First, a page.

MY UNCLE ADOLF; the Bizarre Story of Hitler's Unknown Nephew, Brought Up in Liverpool,who Worshipped His Uncle but Ended Up Fighting against Him in the U.S.Navy

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ON A winter's day towards the guttering end of 1937, a broadshouldered, dutiful Englishman with slick, dark hair parted above his left ear arrived at Victoria station in London. His destination was Priory Gardens, a street of terraced houses in Highgate, a suburban village on the north side of the city where his mother lived.

His appearance in the capital was of sufficient interest to be recorded in the Mail, which remarked that 26-year-old Willy, as he liked to be called, had 'a perceptible German accent', looked 'curiously like his uncle' and was 'an ardent Nazi'.

In mannerisms, he also resembled his uncle. He had developed one particular habit of folding his arms expressly for the purpose of encouraging strangers to recognise the similarity.

The man's full name was William Patrick Hitler, the Merseyside-born son of an Irish woman whose maiden name was Bridget Dowling and an Austrian called Alois Hitler, the older halfbrother of the Fuhrer himself, whose signed photograph appeared in pride of place on the drawing room table in that Highgate house.

The story of Hitler's Liverpudlian nephew, and his three surviving sons - thought to be the last of the infamous bloodline - is told in a new play, Little Willy, by Mark Kassen, which is set to transfer from New York to the West End next year and which will bring renewed speculation about the political conscience and moral vacuity of Britain's own Hitler.

It was in 1909, according to her memoirs, that Bridget Dowling met her future husband at the Dublin Horse Show. She was just 17, excitable and looking for adventure.

Her head was immediately turned by the flamboyant foreigner whose jewellery - he wore a diamond and ruby ring on his left little finger and his watch chain was solid gold - and fashionable dress seemed to promise great wealth.

For his part, Alois Hitler, the product of Adolf's father's second marriage (of three), did his best not to disappoint. Despite working as a waiter at Dublin's Shelbourne Hotel, where he had been sent by a London employment agency, he grandly told his new sweetheart that he was a rich hotelier in Ireland as part of a European tour. Before long Bridget was convinced she was in love.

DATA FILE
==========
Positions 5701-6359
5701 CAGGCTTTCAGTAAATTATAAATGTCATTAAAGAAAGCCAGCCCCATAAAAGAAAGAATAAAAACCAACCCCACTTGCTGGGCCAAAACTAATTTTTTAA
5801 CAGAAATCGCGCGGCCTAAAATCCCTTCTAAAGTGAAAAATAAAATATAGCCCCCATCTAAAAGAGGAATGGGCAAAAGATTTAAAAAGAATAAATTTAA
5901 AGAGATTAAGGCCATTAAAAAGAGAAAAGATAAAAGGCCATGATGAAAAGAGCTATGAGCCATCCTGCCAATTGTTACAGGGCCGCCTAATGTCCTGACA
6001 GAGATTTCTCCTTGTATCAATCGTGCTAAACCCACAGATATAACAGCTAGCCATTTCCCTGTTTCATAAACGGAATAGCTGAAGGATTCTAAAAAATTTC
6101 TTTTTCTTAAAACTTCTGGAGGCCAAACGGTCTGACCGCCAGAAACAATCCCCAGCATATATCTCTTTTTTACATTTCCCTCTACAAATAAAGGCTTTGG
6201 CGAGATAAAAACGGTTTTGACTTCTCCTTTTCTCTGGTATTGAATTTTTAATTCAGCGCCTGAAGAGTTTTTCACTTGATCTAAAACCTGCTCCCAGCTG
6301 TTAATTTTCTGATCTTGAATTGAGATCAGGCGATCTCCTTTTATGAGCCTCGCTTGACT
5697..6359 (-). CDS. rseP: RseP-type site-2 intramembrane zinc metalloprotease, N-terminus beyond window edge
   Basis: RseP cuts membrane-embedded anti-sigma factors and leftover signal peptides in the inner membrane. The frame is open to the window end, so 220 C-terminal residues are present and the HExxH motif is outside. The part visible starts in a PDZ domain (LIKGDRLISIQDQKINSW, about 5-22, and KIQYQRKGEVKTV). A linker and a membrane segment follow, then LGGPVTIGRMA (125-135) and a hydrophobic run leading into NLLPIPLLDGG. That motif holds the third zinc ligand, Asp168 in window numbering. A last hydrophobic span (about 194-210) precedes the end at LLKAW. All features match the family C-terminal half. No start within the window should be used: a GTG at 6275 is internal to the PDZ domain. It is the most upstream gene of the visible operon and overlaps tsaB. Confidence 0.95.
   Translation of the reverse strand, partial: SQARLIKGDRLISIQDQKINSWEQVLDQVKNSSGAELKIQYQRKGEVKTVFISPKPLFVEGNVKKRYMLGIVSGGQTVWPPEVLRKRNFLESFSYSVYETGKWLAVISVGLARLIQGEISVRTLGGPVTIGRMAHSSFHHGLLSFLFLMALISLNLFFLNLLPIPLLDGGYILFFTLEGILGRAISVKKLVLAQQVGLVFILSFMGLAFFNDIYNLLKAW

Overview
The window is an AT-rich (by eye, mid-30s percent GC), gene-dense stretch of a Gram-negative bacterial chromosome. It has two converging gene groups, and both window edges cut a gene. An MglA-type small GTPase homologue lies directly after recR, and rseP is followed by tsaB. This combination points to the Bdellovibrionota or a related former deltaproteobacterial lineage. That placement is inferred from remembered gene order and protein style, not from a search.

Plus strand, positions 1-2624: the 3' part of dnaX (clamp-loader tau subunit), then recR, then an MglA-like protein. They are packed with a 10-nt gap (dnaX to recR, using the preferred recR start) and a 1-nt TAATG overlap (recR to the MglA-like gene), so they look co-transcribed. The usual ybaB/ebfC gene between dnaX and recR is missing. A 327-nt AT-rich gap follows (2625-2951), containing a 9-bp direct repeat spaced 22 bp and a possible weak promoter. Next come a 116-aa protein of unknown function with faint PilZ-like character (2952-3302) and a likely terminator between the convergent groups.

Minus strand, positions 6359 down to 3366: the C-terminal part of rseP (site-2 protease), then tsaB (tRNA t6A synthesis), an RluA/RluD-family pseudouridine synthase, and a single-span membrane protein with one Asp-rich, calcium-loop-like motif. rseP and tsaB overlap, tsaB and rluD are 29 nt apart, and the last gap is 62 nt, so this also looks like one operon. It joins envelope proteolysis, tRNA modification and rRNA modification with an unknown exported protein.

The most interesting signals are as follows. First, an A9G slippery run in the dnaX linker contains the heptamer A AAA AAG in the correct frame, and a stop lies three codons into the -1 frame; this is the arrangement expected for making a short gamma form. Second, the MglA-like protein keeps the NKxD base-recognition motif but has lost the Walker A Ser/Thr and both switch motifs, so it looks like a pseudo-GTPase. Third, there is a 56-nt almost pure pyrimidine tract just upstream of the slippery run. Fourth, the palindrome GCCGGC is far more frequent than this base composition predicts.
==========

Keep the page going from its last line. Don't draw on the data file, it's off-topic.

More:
'Everything he said was so new and interesting that even his broken English seemed charming,' she later wrote. To the fury of Bridget's father, who had found out the truth about Alois's background, the pair began to talk of marriage. The Dowlings made their objections known, which simply made the couple more determined.

Bridget and her Austrian lover eloped to England, where they were married in a register office on June 3, 1910.

The newlywed Hitlers settled at 102 Upper Stanhope Street in the Toxteth area of Liverpool, in a house later ironically damaged by one of the last German air raids on the city. Nine months later, on March 12, 1911, Bridget gave birth to her first and only child, William Patrick Hitler.

SCANT details of William's early life have survived. Bridget wrote an elaborate and self-aggrandising memoir claiming that her half-brother-in-law Adolf lived with the family for six months in the winter of 1912.

She boasted that she had introduced the future dictator to astrology, which would become a guiding passion, and suggested he trim the long ends off his handlebar moustache. Historians dispute her assertions and she is said to have later admitted to a relative that the bulk of the story was 'made up'.

What is known is that William's father Alois opened a restaurant and tried to run a hotel and boarding house, before collapsing into bankruptcy and returning to Germany to sell razors in 1914.

Bridget refused to follow him and instead relocated to London, taking their son with her.

And so William was brought up an Englishman, working in an engineering company after school. …